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Ready to cook: Local experts share tips to improve holiday grilling

Joe Falcone flips a bratwurst over while grilling Saturday outside of Josef's Elegante Meats & Deli in Geneva. Falcone, the son of owners Pat and Nanette, grilled up a selection of meats, including brats, sausages, and burgers stuffed with bacon, onion and cheddar.
Joe Falcone flips a bratwurst over while grilling Saturday outside of Josef's Elegante Meats & Deli in Geneva. Falcone, the son of owners Pat and Nanette, grilled up a selection of meats, including brats, sausages, and burgers stuffed with bacon, onion and cheddar.

To prepare for one of the biggest grilling days of the year, Ream’s Elburn Market was prepared to go through about 1,000 pounds of beef patties and about 1,000 pounds of bratwurst.

With so many people planning to fire up the grill during the Fourth of July holiday, seasoned grillers offered some tips on the best way to cook hamburgers, brats, ribs and more on the grill, and offered advice on the best cuts of meats to use.


At Blue Goose Market in St. Charles, outdoor grillers serve hundreds of brats, hamburgers and rib-eye steaks during lunch time Fridays and Saturdays.

Kyle Krahenbuhl, a Blue Goose employee who regularly grills out in front of the store on weekends, said his best advice when it comes to grilling hamburgers is to make sure they cook as evenly as possible.

“I usually do four minutes a side for medium burgers,” he said.

Dale Instefjord, who also regularly grills out at Blue Goose, said he prefers chuck burgers that are 85 percent meat and 15 percent fat. He said those types of burgers produce a lot of flavor and are still juicy when they come off the grill.

Pat Falcone, who owns Josef’s Elegante Meats & Deli in Geneva with his wife, Nanette, said most people stop in during this time of year to buy their stuffed jumbo burgers, and selections include a bacon, onion and cheddar burger, a bleu cheese burger, a Tuscan burger and a jalapeño jack burger. Cook them until the cheese starts oozing out, he said.

Sliders also have become especially popular in recent years.

Randy Ream, who owns Ream’s Elburn Market in Elburn with his wife, Janelle, said when it comes to hamburgers, he likes to use an electric thermometer. He said he knows the burgers are done when they hit 165 degrees.

“Make sure your grill isn’t too hot. Go with a medium low heat,” he said.

Bratwurst and sausages

Randy Ream suggests soaking sausages in a little salt water for about 10 minutes before putting them on the grill. Janelle Ream said one tip she always tells customers is that they do not recommend boiling the brats first.

“You’re going to boil some of the flavor out of the brats,” she said. “If you need to, start them in the microwave and finish them on the grill. Then simmer them with onions and beer after the grill.”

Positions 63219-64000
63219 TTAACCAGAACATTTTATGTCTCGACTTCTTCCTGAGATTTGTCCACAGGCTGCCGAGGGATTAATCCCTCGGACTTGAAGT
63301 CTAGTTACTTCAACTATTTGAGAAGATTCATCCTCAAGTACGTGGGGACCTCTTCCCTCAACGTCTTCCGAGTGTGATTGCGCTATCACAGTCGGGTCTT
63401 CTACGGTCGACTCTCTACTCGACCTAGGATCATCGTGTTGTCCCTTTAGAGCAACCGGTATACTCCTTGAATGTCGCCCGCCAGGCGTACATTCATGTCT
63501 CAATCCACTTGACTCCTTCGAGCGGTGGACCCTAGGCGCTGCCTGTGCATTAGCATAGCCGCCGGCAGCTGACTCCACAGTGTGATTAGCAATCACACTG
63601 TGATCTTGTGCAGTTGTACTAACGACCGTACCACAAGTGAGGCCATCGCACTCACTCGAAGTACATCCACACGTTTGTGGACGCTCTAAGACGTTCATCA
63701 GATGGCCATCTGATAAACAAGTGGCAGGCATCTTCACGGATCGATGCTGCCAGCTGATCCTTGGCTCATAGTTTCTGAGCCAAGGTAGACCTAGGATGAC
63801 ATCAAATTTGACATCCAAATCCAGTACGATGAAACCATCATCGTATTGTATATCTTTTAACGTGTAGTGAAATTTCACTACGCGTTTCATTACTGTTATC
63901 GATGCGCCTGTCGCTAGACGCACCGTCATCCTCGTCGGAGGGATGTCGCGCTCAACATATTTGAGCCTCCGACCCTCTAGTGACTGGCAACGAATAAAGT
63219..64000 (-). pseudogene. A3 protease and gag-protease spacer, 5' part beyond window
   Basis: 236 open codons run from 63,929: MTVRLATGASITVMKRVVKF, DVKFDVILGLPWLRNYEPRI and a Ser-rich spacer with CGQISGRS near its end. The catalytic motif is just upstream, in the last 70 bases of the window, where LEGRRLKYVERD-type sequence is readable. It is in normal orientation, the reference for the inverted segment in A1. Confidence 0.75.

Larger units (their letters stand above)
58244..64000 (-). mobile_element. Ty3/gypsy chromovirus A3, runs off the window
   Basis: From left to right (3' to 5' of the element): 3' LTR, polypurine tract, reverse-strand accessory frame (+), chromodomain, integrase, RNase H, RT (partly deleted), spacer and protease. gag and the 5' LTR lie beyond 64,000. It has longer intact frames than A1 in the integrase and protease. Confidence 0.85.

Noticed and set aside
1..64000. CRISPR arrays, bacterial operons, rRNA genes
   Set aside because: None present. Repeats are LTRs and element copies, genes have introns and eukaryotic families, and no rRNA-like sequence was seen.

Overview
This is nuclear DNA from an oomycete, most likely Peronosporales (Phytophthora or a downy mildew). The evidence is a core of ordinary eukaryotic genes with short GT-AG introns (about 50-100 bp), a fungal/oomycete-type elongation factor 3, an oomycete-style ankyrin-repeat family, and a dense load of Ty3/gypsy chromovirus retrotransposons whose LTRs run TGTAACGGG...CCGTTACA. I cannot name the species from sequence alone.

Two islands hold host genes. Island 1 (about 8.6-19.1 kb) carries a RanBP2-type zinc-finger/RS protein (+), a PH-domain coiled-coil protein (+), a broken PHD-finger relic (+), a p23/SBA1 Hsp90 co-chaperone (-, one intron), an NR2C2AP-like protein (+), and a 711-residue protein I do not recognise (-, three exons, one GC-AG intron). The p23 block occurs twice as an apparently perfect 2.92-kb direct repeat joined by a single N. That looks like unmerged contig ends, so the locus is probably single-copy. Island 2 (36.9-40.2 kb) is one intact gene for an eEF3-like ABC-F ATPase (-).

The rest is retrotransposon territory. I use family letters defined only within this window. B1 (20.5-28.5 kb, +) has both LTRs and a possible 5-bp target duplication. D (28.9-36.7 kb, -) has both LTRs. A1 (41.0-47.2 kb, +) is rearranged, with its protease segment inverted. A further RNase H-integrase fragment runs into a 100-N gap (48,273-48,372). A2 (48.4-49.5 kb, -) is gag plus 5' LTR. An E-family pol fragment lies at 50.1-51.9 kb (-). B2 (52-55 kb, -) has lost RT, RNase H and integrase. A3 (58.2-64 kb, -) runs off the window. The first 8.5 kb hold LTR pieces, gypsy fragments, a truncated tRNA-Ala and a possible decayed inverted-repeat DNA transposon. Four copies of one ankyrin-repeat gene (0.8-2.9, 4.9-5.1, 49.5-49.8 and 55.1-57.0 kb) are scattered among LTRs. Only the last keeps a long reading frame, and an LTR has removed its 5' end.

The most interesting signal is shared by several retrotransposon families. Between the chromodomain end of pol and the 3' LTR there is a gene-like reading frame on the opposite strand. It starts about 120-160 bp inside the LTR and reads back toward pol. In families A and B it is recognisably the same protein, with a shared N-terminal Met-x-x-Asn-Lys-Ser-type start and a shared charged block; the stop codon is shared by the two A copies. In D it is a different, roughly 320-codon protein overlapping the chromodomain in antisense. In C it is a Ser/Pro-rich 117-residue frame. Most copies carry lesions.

Instefjord from Blue Goose, on the other hand, said boiling the brats first does help cut down on the cooking time and ensures that the brat is fully cooked.

Falcone said high-quality bratwurst or sausage will not shrink on the grill. It will be the same size before and after. His advice when it comes to grilling them is to keep turning them.

Steaks and ribs

When it comes to steak, Falcone said he prefers a bone-in cut of meat, such as a strip steak or a porterhouse. He said he often reminds people to not sear one side of the steak before flipping it over. Instead, cook it for a couple of minutes on each side and keep turning it. He suggests coating the steak with some extra virgin olive oil beforehand.

One cut of steak that’s gaining popularity is the hanger steak, which Falcone said has only been on the market for a few years. It’s an “extremely tender” cut of meat that’s good marinated or with a dry rub.

For baby back ribs, he suggests putting them in the oven with a little water at 325 degrees for two hours and finish them on the grill with barbecue sauce for about 10 minutes.

“Some people try to start and finish [ribs] on the grill, and it’s rubbery,” he said.

Randy Ream also suggests the “slow and low” method for grilling ribs. He suggested not applying the barbecue sauce until the last 10 minutes of cooking.

“When you cook your meats, try to get it as close to room temperature as possible [before cooking],” he said. “Pull them out of the fridge and let them warm up a little.”

Both Randy Ream and Instefjord said they’re partial to ribeye cuts of steak. Instefjord said if they’re sliced less than a half-inch thick, they’re good for sandwiches. He cooks them quickly on a hot grill because it’s a more tender cut of meat.

Instefjord said grilling novices shouldn’t be afraid to grill out because it becomes easier every time.

“It’s a great way to eat out, and boy is it fun,” he said.

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